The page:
‘Umbrella in a hurricane’: UN says climate funding far too low

File photo showing Houstion,Texas after Hurricane Harvey, Aug 2017. (Reuters)
Updated 02 May 2018
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‘Umbrella in a hurricane’: UN says climate funding far too low

  • Worldwide investments in limiting climate change are far too low and as flimsy as using an umbrella in a hurricane, the UN climate chief says
  • She urged far more investments to limit global warming, by shifting from fossil fuels toward cleaner energy

UNITED NATIONS: Worldwide investments in limiting climate change are far too low and as flimsy as using an umbrella in a hurricane, the United Nations climate chief Patricia Espinosa said on Wednesday.
Espinosa, a former Mexican foreign minister, also told delegates from almost 200 nations meeting in Germany that more storms, droughts and floods linked to man-made greenhouse gas emissions threatened “global destabilization.”
She urged far more investments to limit global warming, by shifting from fossil fuels toward cleaner energy, and to protect people from the worsening effects of extreme weather.
“Trying to address climate change at current financing levels is like walking into a Category 5 hurricane protected by only an umbrella,” she said in a speech.
“Right now we are talking in millions and billions of dollars when we should be speaking in trillions,” said Espinosa, who is head of the UN Climate Change Secretariat. “The impacts of extreme weather are already creating chaos.”
Nations at the April 30-May 10 meeting in Bonn are working on a detailed rule book for the 2015 Paris Agreement, aiming to have it in place by the end of 2018, and are reviewing actions so far to limit global warming.
Developing nations at the talks want firmer guarantees of funds — rich nations have promised to mobilize $100 billion a year in climate finance, from both public and private sources, by 2020 to help them tackle warming.
The Organization for Economic Cooperation and Development has estimated that climate finance for the poor totalled $62 billion in 2014. Developing nations say the accounts are exaggerated.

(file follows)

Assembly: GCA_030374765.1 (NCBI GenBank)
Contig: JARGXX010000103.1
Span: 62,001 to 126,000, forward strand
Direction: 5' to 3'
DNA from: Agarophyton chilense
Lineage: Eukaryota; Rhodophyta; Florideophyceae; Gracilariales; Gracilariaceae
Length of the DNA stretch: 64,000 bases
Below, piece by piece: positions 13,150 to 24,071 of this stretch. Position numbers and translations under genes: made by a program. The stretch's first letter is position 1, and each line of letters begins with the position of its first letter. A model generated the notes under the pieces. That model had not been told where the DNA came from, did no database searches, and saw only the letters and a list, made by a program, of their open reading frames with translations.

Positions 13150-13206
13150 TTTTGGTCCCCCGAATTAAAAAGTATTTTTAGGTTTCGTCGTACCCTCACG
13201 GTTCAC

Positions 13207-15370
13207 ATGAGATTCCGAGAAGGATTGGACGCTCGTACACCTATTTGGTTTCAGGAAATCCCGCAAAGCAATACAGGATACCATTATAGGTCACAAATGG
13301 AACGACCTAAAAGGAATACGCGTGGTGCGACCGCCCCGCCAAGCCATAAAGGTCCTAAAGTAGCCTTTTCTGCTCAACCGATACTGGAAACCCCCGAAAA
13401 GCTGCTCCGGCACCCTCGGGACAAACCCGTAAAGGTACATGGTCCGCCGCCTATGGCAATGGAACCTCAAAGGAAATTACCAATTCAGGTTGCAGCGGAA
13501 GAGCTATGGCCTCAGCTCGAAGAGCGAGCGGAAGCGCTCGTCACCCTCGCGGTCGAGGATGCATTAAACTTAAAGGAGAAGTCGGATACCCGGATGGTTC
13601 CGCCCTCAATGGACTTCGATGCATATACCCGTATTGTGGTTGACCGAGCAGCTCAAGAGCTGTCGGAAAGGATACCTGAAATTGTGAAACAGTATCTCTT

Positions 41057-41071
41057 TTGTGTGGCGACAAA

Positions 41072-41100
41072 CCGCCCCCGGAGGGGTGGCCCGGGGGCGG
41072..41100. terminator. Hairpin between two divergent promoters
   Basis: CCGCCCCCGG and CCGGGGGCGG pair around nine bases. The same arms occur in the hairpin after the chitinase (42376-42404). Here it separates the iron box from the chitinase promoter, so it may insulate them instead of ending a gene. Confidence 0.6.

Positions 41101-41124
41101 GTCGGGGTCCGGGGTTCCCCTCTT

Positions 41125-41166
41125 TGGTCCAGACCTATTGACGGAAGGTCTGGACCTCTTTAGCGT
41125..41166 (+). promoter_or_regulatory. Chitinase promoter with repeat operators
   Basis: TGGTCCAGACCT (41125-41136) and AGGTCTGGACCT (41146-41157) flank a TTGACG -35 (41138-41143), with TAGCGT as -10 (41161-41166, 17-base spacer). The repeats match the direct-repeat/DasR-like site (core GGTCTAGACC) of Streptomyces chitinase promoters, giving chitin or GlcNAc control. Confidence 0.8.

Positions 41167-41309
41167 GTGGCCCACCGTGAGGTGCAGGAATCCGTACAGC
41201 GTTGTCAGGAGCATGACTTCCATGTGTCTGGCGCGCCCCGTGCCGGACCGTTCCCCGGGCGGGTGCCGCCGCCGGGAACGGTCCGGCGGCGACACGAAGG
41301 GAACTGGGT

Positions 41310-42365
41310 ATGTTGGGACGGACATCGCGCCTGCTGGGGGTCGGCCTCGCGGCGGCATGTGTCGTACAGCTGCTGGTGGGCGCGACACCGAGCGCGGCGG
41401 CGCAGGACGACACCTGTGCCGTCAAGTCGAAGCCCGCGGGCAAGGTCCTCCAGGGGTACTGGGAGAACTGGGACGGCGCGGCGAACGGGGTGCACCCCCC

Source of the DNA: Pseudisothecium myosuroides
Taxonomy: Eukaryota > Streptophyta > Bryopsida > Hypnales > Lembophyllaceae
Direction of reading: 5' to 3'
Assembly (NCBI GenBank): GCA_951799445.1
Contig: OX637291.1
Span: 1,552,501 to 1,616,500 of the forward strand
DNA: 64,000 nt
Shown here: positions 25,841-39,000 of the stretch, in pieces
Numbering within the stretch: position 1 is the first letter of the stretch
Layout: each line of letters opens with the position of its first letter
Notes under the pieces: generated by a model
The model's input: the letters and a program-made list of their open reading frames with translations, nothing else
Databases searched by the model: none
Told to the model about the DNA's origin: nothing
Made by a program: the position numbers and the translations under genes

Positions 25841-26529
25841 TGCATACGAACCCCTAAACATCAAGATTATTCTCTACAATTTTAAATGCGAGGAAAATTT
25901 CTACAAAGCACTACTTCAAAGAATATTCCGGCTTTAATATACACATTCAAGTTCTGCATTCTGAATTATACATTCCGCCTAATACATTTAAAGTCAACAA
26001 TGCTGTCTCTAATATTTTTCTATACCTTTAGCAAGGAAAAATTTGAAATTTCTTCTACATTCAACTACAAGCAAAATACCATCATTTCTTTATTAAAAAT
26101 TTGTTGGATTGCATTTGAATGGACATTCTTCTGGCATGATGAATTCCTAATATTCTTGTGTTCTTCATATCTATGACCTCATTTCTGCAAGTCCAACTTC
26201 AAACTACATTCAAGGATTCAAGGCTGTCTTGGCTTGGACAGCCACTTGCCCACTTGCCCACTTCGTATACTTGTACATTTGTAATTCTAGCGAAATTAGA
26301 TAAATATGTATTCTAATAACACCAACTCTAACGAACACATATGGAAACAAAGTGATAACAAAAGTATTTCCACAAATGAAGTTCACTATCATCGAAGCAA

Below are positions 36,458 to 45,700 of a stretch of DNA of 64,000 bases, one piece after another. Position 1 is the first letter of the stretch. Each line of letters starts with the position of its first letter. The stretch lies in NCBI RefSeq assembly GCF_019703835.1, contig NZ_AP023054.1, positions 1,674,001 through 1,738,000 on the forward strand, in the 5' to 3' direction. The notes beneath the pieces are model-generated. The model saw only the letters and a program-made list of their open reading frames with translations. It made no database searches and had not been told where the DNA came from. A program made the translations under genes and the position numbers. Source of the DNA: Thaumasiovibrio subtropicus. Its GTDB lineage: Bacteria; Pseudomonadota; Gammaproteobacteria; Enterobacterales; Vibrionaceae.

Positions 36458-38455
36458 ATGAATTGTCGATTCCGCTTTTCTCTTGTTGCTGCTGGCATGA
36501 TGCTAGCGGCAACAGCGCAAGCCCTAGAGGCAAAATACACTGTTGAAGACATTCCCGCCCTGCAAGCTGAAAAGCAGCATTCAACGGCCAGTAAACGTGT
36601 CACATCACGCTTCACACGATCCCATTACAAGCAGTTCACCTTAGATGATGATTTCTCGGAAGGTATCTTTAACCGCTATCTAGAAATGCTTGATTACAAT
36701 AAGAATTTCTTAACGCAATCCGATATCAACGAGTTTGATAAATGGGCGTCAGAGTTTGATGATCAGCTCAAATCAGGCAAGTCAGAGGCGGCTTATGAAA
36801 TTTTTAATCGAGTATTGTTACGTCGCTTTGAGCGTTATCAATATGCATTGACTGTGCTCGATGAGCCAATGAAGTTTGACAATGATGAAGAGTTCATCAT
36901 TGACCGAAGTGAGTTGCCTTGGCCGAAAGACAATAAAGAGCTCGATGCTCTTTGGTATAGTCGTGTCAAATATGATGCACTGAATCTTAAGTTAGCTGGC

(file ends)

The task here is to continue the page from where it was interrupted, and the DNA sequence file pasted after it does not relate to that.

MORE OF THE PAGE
“There remains a vast gap between the support needed and support received,” Gebru Jember Endalew, who chairs the least developed nations group, said in a statement.
Espinosa said average world surface temperatures were set to rise by 3.0 degrees Celsius (5.7 Fahrenheit) above pre-industrial times, based on current commitments to curb greenhouse gas emissions.
The Paris Agreement seeks to limit warming to “well below” a 2C rise. US President Donald Trump, who doubts climate change is primarily man-made, plans to quit the Paris pact and instead promote domestic fossil fuels.
Espinosa said a three degree rise “will lead to nothing less than global destabilization. It will cost lives. It will raise competition over resources, it will increase instability and conflict.”
Inia Seruiratu, Fiji’s agriculture minister who is tasked with driving more ambitious action to meet Paris Agreement targets, said countries face limits on how much they can adapt to coming changes — such as worsening cyclones.
“We live in constant fear that a direct hit from intensifying cyclones could wipe out our economy altogether and set back our development by decades,” he said in Bonn.


Saudi team develops payload for use in joint lunar exploration with Chinese Space Agency

Engineers and researchers at the King Abdulaziz City for Science and Technology display the payload they have developed after months of painstaking research and testing. (SPA)
Updated 21 May 2018
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Saudi team develops payload for use in joint lunar exploration with Chinese Space Agency

  • The joint exploration is in line with a memorandum of understanding concluded between China and Saudi Arabia during King Salman's visit to Beijing in mid-March 2017,
  • Under the agreement, the Saudi side will build a payload for a space censoring system for use in filming and take photos of the moon.

JEDDAH: Saudi engineers and researchers have completed work on a payload for a Chinese space vehicle that will explore the moon, the Saudi Press Agency reported on Monday.
The joint exploration is in line with a memorandum of understanding concluded between China and Saudi Arabia during King Salman's visit to Beijing in mid-March 2017, the SPA said, quoting Prince Turki bin Saud bin Mohammed, president of King Abdulaziz City for Science and Technology (KACST).
The joint venture intends to study and explore the moon, "particularly the invisible side of it to provide scientific data for researchers and specialist in space research and science."
As agreed upon by the KACST and the Chinese Space Agency, the Saudi side will build a payload for a space sensory system for use in filming and take photos of the moon.
"The payload was readied in a record time of no more than 12 months during which the Saudi research team faced numerous challenges, most prominent of which was the importance of manufacturing a compact payload with a high capacity of less than 10.5 cu.cm and a weight of no more than 630 grams on the Chinese satellite," the KACST head said.
The payload consists of photographic and data processing units, among others, that is not only light in weight but also able to endure the space environment.
The equipment is capable of taking photos from different angles and altitudes that varies according to the lunar orbit changes, Prince Turki was quoted by the SPA as saying.
"Saudi Arabia's taking part in this great event would boost, no doubt, its efforts to develop its satellite technologies and use it in several fields of reconnaissance and distance censoring as well as space telecommunications, in addition to proceeding with the march of catching the world race in this field," he said.